A sensor 61 detects the abnormal aircraft operating condition and communicates with a controller 62 to actively translate the inlet lip section 38 and manipulate the adjustable contour thereof. Of course, this view is highly schematic. In addition, the illustrations of the movement of the inlet lip section 38 are shown exaggerated to better illustrate the adjustable contour of the inlet lip section 38. A person of ordinary skill in the art would understand the distances the inlet lip section 38 should be displaced in response to sensing each specific abnormal aircraft operating condition. It should be understood that the sensor 61 and the controller 62 may be programmed to detect any known abnormal aircraft operating condition and that each abnormal aircraft operating condition may be associated with a distinct contour of the inlet lip section 38. That is, the sensor 61 and the controller 62 are operable to manipulate the adjustable contour of inlet lip section 38 to a position which corresponds to the abnormal aircraft operating condition that is detected (i.e., the adjustable contour is controlled via a predetermined schedule programmed within the controller 62 prior to flight). Also, the sensor 61 can be replaced by any controller associated with the gas turbine engine 10 or an associated aircraft. In fact, the controller 62 itself can generate the signal to adjust the contour of the inlet lip section 38.

The inlet lip section 38 is selectively moveable between a first position X and a second position X′ (represented by phantom lines) via an actuator assembly 56 to manipulate the adjustable contour associated with the inlet lip section 38 in response to detecting an abnormal aircraft operating condition of the gas turbine engine 10, for example. A “thick” inlet lip section 38 is desired during abnormal aircraft operating conditions to reduce the onset of flow separation. In one example, the second position X′ is axially upstream relative to the first position X. In another example, the second position X′ is radially outward relative to the first position X. In yet another example, the second position X′ is both axially upstream and radially outward relative to the first position X. It should be understood that the actual positioning of the second position X′ relative to the first position X will vary depending upon the abnormal aircraft operating condition detected. A person of ordinary skill in the art would understand that the attached Figures therefore represent only one possible position of the inlet lip section 38.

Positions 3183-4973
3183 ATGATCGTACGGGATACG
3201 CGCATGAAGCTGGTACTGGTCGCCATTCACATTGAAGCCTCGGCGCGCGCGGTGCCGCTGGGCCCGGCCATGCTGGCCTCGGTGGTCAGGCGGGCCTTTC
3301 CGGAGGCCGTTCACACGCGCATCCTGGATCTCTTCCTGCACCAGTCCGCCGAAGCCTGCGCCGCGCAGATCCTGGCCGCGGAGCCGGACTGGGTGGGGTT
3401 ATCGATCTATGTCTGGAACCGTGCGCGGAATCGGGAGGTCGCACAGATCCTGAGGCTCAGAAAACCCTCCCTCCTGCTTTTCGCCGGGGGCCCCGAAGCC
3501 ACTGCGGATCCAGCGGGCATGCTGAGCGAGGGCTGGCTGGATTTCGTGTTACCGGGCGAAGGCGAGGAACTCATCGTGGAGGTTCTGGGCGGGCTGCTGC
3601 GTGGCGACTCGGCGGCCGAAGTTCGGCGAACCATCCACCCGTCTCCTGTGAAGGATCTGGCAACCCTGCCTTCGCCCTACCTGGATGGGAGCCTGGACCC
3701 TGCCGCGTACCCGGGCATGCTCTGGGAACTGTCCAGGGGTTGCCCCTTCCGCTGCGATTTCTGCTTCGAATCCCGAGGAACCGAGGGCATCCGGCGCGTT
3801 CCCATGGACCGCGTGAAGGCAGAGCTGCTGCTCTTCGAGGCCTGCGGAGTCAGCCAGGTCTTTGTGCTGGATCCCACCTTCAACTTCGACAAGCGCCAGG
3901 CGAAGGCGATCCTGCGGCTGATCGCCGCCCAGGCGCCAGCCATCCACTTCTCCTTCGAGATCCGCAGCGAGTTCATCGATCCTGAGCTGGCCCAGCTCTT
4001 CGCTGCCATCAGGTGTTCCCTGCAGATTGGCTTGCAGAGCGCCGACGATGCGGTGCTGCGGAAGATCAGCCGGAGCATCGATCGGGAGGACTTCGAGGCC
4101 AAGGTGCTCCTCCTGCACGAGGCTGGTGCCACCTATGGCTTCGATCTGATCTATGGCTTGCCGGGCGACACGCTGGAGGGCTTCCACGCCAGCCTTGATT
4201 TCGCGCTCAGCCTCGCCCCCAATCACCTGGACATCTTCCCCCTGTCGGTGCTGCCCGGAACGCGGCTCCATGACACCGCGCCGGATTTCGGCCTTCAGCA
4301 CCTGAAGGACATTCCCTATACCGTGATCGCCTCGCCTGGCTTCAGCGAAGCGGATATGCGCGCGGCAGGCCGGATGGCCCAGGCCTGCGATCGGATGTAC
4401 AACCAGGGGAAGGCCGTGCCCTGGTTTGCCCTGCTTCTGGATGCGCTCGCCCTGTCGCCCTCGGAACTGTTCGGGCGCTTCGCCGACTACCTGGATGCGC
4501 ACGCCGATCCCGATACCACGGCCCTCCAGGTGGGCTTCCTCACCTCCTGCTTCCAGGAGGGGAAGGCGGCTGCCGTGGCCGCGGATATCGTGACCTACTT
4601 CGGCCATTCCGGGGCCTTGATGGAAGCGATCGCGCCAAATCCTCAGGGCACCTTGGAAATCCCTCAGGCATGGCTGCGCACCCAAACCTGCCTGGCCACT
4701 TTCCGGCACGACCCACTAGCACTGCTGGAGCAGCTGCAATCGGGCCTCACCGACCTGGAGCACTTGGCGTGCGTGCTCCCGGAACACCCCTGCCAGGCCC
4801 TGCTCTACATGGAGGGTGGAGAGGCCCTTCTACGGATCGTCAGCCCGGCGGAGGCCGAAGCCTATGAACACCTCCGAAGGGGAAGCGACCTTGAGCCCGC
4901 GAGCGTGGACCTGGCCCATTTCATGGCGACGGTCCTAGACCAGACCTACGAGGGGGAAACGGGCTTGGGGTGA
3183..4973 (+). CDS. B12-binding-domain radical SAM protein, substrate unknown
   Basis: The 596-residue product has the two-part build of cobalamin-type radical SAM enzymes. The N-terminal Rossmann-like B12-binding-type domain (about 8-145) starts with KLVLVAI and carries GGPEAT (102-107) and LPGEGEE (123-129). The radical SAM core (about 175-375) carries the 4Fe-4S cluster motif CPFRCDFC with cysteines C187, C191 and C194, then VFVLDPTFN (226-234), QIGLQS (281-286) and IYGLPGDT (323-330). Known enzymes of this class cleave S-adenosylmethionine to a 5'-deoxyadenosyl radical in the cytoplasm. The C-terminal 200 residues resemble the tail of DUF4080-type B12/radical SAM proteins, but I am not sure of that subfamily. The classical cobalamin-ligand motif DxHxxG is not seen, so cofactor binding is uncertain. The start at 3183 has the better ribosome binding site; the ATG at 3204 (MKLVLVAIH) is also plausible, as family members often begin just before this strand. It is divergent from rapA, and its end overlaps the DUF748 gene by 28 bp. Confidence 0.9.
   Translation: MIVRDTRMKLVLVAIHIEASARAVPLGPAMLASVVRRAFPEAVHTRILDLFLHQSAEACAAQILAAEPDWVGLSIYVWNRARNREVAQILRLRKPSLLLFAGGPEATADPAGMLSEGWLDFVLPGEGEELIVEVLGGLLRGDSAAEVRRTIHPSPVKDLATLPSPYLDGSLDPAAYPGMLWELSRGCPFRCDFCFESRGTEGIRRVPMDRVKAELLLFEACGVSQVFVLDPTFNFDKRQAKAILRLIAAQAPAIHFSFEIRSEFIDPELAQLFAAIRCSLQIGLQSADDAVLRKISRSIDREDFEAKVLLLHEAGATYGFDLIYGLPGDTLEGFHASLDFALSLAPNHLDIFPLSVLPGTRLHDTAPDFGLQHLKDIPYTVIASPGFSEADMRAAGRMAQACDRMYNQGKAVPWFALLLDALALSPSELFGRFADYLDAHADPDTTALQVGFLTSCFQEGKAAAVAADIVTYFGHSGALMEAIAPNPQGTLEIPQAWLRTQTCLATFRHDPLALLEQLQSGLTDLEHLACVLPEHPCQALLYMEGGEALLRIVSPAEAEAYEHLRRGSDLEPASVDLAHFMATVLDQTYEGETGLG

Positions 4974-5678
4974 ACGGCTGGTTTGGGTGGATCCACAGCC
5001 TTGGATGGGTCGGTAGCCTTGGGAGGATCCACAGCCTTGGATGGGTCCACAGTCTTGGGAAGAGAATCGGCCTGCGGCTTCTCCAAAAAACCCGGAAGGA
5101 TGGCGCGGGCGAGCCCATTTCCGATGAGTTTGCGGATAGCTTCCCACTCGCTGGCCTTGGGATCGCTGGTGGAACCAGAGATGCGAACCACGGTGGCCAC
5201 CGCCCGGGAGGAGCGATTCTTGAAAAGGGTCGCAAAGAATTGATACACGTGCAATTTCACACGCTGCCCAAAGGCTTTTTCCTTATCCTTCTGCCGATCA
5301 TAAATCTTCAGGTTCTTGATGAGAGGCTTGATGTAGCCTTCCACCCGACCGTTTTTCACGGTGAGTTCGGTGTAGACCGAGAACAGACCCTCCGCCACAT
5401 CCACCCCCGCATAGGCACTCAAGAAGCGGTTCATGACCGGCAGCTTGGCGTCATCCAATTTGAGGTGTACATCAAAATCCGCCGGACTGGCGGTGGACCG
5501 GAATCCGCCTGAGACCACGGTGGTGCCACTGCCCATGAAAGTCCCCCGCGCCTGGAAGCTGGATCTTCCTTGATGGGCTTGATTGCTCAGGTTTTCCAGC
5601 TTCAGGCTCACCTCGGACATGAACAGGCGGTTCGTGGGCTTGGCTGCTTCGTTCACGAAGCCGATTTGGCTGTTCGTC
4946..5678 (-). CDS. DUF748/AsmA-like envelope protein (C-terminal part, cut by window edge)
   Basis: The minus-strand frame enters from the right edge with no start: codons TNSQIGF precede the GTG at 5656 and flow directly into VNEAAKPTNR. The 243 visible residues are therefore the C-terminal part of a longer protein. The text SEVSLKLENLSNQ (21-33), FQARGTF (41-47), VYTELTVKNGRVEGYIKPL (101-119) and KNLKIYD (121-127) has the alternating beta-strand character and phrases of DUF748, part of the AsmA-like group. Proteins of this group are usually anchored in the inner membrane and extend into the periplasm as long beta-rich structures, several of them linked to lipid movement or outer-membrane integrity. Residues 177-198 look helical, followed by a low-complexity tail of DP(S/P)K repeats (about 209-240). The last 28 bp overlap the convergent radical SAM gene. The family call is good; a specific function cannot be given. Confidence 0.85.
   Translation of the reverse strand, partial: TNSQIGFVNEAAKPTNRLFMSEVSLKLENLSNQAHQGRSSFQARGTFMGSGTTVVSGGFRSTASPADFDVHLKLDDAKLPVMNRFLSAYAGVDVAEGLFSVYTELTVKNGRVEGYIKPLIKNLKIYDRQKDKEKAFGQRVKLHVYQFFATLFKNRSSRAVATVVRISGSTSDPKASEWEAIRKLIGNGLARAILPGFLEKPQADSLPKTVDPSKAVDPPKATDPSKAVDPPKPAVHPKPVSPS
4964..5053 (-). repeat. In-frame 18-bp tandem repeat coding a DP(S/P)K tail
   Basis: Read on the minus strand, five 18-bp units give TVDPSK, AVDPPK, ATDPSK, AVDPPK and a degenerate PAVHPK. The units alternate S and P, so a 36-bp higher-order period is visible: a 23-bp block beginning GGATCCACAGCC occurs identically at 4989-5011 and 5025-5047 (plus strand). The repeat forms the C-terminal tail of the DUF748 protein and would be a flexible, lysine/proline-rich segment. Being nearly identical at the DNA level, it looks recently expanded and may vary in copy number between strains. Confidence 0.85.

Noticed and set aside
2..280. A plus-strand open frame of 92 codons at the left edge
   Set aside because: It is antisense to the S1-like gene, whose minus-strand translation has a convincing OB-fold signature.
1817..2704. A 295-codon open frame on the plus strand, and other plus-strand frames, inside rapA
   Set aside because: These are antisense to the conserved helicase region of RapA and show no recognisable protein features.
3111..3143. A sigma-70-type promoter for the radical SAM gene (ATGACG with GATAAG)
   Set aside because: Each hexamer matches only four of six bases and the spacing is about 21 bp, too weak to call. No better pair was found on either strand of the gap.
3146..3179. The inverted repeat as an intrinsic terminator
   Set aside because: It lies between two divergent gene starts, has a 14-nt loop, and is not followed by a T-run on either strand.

The adjustable contour of the inlet lip section 38 may also be influenced during abnormal aircraft operating conditions by “drooping” a portion of the inlet lip section 38 relative to a remaining portion of the inlet lip section 38 (See FIG. 5). In one example, a bottom portion 60 of the inlet lip section 38 is pivoted relative to a plane 64 defined by the foremost end 66 of the inlet lip section 38. The bottom portion 60 is pivoted inwardly at an angle between 2 to 6 degrees relative to the plane 64 (shown in phantom lines as “droop” position D), in one example. Although FIG. 5 illustrates the “droop” of the bottom portion 60 relative to the remaining portion of the inlet lip section 38, it should be understood that any portion of the inlet lip section 38 may be drooped to achieve the desired reduction of flow separation during certain abnormal aircraft operating conditions.